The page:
Representations in connection with the
Criminal Justice and Police Bill in relation to Human Rights
In your letter of 15 February you asked for
all representations in relation to Human Rights. Listed below
are all representations that have been received and attached are
copies of these representations where appropriate. Some organisations
have expressed concerns over human rights implications relating
to a number of policy areas and these are listed first under the
heading of general concerns. Representations about each individual
policy area then follow where applicable.
Identified a number of areas in the Bill that
had Human Rights implications including on the spot fines, travel
restriction orders, intimidation of witnesses, local child curfew
schemes, information disclosure measures, and the changes to PACE
that are made in Part IV of the Bill. (attached)
The Law Society
Voiced concerns relating to on the spot fines,
travel restriction orders, the taking and retention of fingerprints
and DNA samples, and additional powers of seizure. (attached)
Crown prosecution Service (attached)
The Criminal Bar Association
The CBA argues that an individual would need
to be warned of the consequences of non-provision of details.
If the alternative is an arrest, there may be issues arising out
of HRA 1998.
The options for paying or going to court will
need to be explained orally and/or in writing.
The CBA suggest that there are HRA `98 implications
around the procedure for detaining a individual prior to issuing
an FPN or making an arrest.
The grounds for the exercise of any discretion
would have to be clear, so that arbitrariness or unfairness be
The CPS suggest that an officer will need to
caution an individual "in order for the evidence supplied
by that individual to be admissible at any future hearing is made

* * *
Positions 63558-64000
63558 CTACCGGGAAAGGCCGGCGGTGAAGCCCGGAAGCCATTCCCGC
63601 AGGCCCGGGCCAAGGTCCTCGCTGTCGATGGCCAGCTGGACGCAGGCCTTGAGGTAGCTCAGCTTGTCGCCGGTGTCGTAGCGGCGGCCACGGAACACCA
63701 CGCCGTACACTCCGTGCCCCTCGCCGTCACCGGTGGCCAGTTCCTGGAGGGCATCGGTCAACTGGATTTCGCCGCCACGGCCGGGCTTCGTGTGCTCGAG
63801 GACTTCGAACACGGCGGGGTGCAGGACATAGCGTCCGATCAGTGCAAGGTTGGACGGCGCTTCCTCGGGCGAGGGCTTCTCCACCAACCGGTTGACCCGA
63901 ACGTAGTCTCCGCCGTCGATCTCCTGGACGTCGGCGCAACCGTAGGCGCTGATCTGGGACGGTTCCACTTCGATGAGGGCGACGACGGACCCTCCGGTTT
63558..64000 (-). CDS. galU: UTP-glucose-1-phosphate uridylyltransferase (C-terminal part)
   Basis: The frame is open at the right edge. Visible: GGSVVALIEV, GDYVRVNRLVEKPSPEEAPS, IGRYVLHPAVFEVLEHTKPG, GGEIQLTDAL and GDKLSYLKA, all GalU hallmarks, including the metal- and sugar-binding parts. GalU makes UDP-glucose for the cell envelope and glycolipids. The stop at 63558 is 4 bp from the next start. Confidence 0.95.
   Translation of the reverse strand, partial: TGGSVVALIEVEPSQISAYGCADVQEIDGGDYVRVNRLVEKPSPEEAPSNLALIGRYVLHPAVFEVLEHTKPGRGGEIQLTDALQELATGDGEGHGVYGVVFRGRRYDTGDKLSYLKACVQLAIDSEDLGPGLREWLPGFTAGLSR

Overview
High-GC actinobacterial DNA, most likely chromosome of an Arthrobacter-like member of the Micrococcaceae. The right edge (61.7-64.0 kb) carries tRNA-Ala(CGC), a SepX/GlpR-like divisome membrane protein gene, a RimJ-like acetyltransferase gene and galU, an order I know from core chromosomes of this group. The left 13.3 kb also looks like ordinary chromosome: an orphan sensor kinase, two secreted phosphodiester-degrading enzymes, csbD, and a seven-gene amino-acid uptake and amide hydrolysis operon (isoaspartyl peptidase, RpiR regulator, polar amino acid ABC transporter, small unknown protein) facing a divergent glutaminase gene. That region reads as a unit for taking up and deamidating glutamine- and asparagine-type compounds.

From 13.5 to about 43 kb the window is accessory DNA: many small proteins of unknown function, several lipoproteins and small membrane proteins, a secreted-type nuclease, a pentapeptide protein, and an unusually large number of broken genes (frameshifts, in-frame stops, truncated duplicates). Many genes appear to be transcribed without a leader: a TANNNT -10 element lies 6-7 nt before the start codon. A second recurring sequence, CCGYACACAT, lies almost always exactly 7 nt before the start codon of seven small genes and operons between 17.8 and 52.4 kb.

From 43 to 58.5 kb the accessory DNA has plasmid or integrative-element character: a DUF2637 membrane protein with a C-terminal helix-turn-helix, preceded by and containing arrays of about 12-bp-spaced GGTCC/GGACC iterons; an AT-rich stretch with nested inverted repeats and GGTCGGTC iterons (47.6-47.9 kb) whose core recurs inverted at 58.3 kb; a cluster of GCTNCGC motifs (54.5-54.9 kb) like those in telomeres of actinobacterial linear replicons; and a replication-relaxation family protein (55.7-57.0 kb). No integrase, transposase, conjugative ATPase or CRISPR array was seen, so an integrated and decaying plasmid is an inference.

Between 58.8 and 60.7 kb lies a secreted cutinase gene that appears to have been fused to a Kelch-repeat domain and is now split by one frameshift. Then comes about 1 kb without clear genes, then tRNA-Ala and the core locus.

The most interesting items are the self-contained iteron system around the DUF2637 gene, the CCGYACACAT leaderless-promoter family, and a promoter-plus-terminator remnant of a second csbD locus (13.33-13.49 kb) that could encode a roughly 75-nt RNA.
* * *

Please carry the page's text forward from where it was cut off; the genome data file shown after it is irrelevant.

with a view to illustrating that failure to do so will render
the issuance of a ticket unsound."
Those who default on payments may be imprisoned
for a minor offence. This may be a disproportionate punishment
under HRA 1998.
The government's proposal to provide the police
with new powers to close disorderly licensed premises was first
published in April 2000 in the White Paper "Time for Reform:
the Modernisation of our Liquor Licensing laws (Cm 4696)".
A significant majority of the 1214 responses
to the White Paper were not specific about individual elements
of the white paper proposals, and of those that did refer directly
to the policy of providing the police with powers to close disorderly
licensed premises most did not raise human rights issues. Two
replies recieved by the Home Office did raise specific Human Rights
issues, one from the Justices' Clerks' Society and one from Martin
F Walsh of Peel Court Chambers. (Both of these are attached)
In addition to Liberty's concerns the Children's
Rights Alliance made representations on this topic. (attached)
The Confederation of British Industry has raised
the issue in a meeting with officials of whether the disclosure
for the purposes of criminal investigations or proceedings of
information that was acquired for non-criminal purposes would
be a breach of human rights.
Christopher Murray of Kingsley Napley Solicitors
The Society of Editors
Whilst not actually arguing that the proposals
in respect of the treatment of journalistic material breach any
ECHR articles do express concerns about perceived inroads into
press freedom and cite Article 10 (freedom of expression) in this
PACE AND THE
Crown Prosecution Service
Made representations about the levels of authority
for intimate searches. (attached)
Indentified human rights issues relation to
the reviews of detention using video link/telephone. (attached).